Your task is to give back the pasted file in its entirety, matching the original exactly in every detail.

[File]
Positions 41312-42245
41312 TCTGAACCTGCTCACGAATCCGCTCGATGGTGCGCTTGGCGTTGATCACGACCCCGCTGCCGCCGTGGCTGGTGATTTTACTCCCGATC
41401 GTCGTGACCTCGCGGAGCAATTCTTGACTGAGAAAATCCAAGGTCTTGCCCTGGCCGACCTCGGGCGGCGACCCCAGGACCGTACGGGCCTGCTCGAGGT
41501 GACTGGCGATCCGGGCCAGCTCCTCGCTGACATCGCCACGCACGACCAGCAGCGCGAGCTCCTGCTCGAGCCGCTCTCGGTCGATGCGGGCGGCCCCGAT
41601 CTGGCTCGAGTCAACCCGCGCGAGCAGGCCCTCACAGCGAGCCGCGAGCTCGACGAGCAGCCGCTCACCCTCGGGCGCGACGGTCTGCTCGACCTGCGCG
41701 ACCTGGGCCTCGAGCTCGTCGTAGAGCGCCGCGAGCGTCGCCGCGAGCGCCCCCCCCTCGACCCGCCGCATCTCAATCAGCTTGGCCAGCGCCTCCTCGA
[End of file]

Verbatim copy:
Positions 41312-42245
41312 TCTGAACCTGCTCACGAATCCGCTCGATGGTGCGCTTGGCGTTGATCACGACCCCGCTGCCGCCGTGGCTGGTGATTTTACTCCCGATC
41401 GTCGTGACCTCGCGGAGCAATTCTTGACTGAGAAAATCCAAGGTCTTGCCCTGGCCGACCTCGGGCGGCGACCCCAGGACCGTACGGGCCTGCTCGAGGT
41501 GACTGGCGATCCGGGCCAGCTCCTCGCTGACATCGCCACGCACGACCAGCAGCGCGAGCTCCTGCTCGAGCCGCTCTCGGTCGATGCGGGCGGCCCCGAT
41601 CTGGCTCGAGTCAACCCGCGCGAGCAGGCCCTCACAGCGAGCCGCGAGCTCGACGAGCAGCCGCTCACCCTCGGGCGCGACGGTCTGCTCGACCTGCGCG
41701 ACCTGGGCCTCGAGCTCGTCGTAGAGCGCCGCGAGCGTCGCCGCGAGCGCCCCCCCCTCGACCCGCCGCATCTCAATCAGCTTGGCCAGCGCCTCCTCGA